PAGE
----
Like all college residents, vampire bats are affected in different ways

vampire fan

A common Vampire bat, Desmodus rotundus, eats an animal. Museum of taxidermied animals, Natural History Museum, Vienna. Available: Wikipedia / CC BY 3.0

The social interaction between college residents is not just human, new research on vampire bats has revealed.

The Vampire bat groups that were forced to stay together for only one week continued their romantic relationship for two months after they were released to a large community.

The study provides anecdotal information about wildlife that is based on the effects of accurate measurements of social manipulation rather than just observation.

“The process of how to make a living is a mystery that many people want, but the definition of how it works is different,” said Gerald Carter. senior author of the study and assistant professor of evolution, ecology and organismal biology at The Ohio State University.

“We’re trying to build vampire garbage as a system where we can really test these explanations… Of time. It’s never been done before.”

The study was led by Imran Razik with assistance from Bridget Brown, Ohio State graduate student in evolution, ecology and organismal biology. Carter and Razik worked with the Smithsonian Tropical Research Institute in Panama, where the study took place.

The research is published in a journal Palapala Biology.

The team captured seven adult female vampire bats from each of the three remote locations to assemble a colony of 21 bats for training.

For the first six weeks, the vampire bats only mingled with fellow locals and visitors from other areas. Then, during storage, the researchers divided the bats into seven small groups. For each group, they chose one bat from each of the three sites and asked them to stay together as three for seven days.

The bats that lived together were seen as experimental companions whose ornamentation was compared to two other types – two other types – the navigators were not required to be nearby, and the Native bats caught from the same house.

After the treatment period, all the bats remained for nine weeks.

In the three study sessions, Razik observed and observed 5 -second or more magnetic field interactions captured by three infrared cameras operating for six hours each day.

“From a long time ago, they could start training relationships, and then we worked on a level of motivation to see if we could increase the amount of training in pairs. training after maintenance, ”Razik said.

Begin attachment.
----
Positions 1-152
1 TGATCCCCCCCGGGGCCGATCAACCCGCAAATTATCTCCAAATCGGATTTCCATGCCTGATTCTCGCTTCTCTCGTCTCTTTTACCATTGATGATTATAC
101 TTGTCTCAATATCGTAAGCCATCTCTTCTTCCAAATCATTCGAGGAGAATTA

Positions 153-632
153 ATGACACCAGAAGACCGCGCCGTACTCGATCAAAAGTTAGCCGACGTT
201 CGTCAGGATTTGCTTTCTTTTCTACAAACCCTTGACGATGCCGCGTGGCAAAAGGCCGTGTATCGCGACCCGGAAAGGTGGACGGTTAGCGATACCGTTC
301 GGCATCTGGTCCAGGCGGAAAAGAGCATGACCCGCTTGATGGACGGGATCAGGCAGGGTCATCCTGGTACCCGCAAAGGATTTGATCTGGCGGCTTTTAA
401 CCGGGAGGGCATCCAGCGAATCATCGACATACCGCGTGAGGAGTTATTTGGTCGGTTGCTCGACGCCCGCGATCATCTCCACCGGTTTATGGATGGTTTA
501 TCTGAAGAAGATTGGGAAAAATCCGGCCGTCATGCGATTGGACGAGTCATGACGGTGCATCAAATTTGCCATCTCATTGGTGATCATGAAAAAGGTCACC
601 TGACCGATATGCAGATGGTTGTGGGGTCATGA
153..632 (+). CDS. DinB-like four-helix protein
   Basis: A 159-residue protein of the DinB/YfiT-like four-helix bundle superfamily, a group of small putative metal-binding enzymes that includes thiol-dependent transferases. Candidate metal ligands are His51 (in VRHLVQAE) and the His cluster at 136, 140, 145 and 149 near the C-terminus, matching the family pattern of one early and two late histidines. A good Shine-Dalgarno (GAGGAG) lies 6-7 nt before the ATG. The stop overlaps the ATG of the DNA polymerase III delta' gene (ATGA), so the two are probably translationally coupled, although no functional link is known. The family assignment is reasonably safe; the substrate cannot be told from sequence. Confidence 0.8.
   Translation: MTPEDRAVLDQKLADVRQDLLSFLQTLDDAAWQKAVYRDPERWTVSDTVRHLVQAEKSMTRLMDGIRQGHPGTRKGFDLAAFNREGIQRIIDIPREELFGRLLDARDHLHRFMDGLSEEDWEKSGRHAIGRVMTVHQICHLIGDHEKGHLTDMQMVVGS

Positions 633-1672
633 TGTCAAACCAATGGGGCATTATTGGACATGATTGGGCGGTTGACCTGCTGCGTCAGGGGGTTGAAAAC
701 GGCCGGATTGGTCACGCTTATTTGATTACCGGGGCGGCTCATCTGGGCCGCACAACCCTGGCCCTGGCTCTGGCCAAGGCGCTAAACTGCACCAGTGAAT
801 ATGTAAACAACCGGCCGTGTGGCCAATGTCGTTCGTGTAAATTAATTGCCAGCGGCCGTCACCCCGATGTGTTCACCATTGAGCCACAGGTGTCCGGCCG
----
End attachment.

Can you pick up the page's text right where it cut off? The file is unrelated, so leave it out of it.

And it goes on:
The results showed that, due to the overall change in the amount of social training, social training was significantly higher in the test partners than in the control and pairs.

“It’s a great example,” Carter said. “One thing you have to think about, after these bats were in their‘ school restroom ’, they stayed together for a while after that but it went away quickly – but we didn’t see that. … They were better than the power bats until the end of the experiment, nine weeks later. “

Razik found that many of the new test partners did the same training for the first six weeks, but the team focused on their evaluation of the effect of the training that was isolated on creating relationships. always connected.

“During the training, each bat had two friends with whom they could interact, and during the training they had about 20 other friends with whom they could interact. “Even if some of them know they’ve been caught on the same site,” he said. “So the desire was seen and it became clear in nine weeks that there was a significant impact – and the impact was clear in all the ways we analyzed the data.”

This single study does not resolve the question of how social security in the wild, which is considered important for animal health, well -being, survival and reproductive health. . The scholarly debate continues over the importance of the underlying causes: Are the animals attracted to others in similar ways, or in opposition? Is it enough to live close enough to be friends, or are bonds established by offering help?

“What this experiment tells us is that there’s a fundamental relationship between being placed in the same atmosphere and actually having a desire for each other later on,” Carter said. “That’s why the college restroom is a great example: You’re connected to someone and so you keep looking for that person afterwards. It’s not clear how much this does to animals. Other. ”


The vampire bat baby was raised by the mother’s best friend


More information:
Close closeness promotes establishing a lasting relationship with vampire bats, Palapala Biology (2022). DOI: 10.1098 / rsbl.2022.0056. royalsocietypublishing.org/doi 10 .1098 / rsbl.2022.0056

Presented by The Ohio State University

Directions: Like college residents, vampire bats are on hold (2022, April 5) downloaded on April 5, 2022 from https://phys.org/news/2022- 04-college-roommates-vampire-bond-randomly.html

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